Introduction Waste/Archives/Feminism Among all the waste there are the intense stories and tellers of stories --Muriel Rukeyser, "Letter to the Front" (1944) In a letter to Denise Levertov in 1965, Muriel Rukeyser writes, "I feel like being fat is a visible sign of my dark side." Levertov responds by qualifying, "You actually give the impression of lioness grandeur, of hugeness, but not of ugly fatness." When I first read this in my early twenties, I was struck by the wicked perniciousness of sexism--that two of the twentieth century's most exciting and radical women poets would spend time talking about their [...]
Muriel Rukeyser, Strength and Weakness by Carolyn S. Stroebe, Ph.D., is available on Amazon in paperback. https://www.amazon.com/dp/B08WZ8XLPT and e-book. https://www.amazon.com/dp/B08WJTKJ3T
The Collected Poems of Muriel Rukeyser, edited by Janet E. Kaufman and Anne F. Herzog, were published in 2005 by the University of Pittsburg Press. To order, go to: https://upittpress.org/books/9780822959243/
Professor Keenaghan Fall 2019 Note: Course assignments are the product of extensive intellectual labor; sharing them with others is a significant act of generosity. Please acknowledge Eric Keenaghan's assignment should you use it in your own teaching, research, and writing. To cite it: Eric Keenaghan. "Final Project: The Lives of Muriel Rukeyser." Muriel Rukeyser: A Living Archive, https://murielrukeyser.emuenglish.org/2020/09/07/aeng-awss-368-the-lives-of-muriel-rukeyser/ Final Project Specs and Instruction OVERVIEW The final project for our course provides an opportunity to develop a sustained engagement, in either an academic or creative form, with one primary literary text by Muriel Rukeyser. This is a culmination of our semester-long [...]
Professor Eric Keenaghan Fall 2019 Note: Syllabi are the product of extensive intellectual labor; sharing them with others is a significant act of generosity. Please acknowledge Eric Keenaghan's syllabus should you use it in your own teaching, research, and writing. Course Description Twentieth-century artist Muriel Rukeyser (born 1913, died 1980) believed that the purpose of art was, as she wrote in The Life of Poetry (1949), to bring its creators and audiences “toward the most human.” She was always activist minded, though she tried to avoid categorical definitions of her politics and most aspects of her identity. The few identities [...]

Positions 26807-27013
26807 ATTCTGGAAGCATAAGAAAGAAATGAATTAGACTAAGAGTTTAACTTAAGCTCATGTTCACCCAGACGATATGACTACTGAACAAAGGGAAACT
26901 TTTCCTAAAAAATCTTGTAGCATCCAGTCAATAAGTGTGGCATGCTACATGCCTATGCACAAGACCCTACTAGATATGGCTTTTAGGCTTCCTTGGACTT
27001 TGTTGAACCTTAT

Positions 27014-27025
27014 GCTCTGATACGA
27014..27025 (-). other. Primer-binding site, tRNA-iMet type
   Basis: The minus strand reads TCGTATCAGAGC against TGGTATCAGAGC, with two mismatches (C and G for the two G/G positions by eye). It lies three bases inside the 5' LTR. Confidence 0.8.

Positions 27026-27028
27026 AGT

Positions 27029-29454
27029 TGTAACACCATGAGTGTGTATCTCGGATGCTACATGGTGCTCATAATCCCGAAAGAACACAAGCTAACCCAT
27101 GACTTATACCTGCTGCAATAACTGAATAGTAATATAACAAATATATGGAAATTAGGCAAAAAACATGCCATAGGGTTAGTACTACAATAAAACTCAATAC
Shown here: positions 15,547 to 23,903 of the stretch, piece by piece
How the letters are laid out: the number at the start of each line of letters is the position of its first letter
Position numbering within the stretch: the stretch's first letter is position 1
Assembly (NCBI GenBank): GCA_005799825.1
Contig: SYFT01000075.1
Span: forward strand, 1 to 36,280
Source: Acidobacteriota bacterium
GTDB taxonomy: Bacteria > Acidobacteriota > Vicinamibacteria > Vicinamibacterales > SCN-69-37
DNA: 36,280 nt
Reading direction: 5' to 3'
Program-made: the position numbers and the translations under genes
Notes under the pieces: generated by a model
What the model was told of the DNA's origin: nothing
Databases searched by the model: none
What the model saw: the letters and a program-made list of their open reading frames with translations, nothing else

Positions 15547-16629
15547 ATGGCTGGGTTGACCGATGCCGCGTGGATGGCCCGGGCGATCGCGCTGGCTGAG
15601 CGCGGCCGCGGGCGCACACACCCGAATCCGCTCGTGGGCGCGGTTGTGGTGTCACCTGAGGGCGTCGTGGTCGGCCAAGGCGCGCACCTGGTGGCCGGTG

For instructive, beautifully illustrated articles on the acquisition of Monet's Waterlilies by the Museum of Modern Art and their destruction in a fire, see the following articles in Life: “Old Master’s Modern Heirs,” Life December 2, 1957, pp. 94-99. Read this magazine. “Fiery Peril in a Showcase of Modern Art," Life April 28, 1958, 53-56. Read this magazine.
The time of this poem is the period in New York City from April, 1958, when I witnessed the destruction of Monet's Waterlilies by fire at the Museum of Modern Art, to the present moment. The two spans of time assumed are the history of Manhattan Island and my lifetime on the island. I was born in an apartment house that had as another of its tenants the notorious gangster Gyp the Blood. Nearby was Grant's Tomb and the grave of the Amiable Child. This child died very young when this part of New York was open country. The place [...]
On April 10, 1964, Muriel Rukeyser participated, via telephone conferencing, in a course, "American Life as Seen by Contemporary Writers," which was offered, simultaneously, in six colleges (Stephens College, Drury College, Langston University, Morehouse College, Southern Illinois University, and Tougaloo College). Offered at each college and co-taught by collaborating teachers at each institution, the course brought together students, teachers, and writers through the use of telephone networking, an innovative technology at the time. During her telephone interview with students from the course, Rukeyser read and discussed three of her poems: "Gauley Bridge," from Book of the Dead; "Double Dialogue: Homage [...]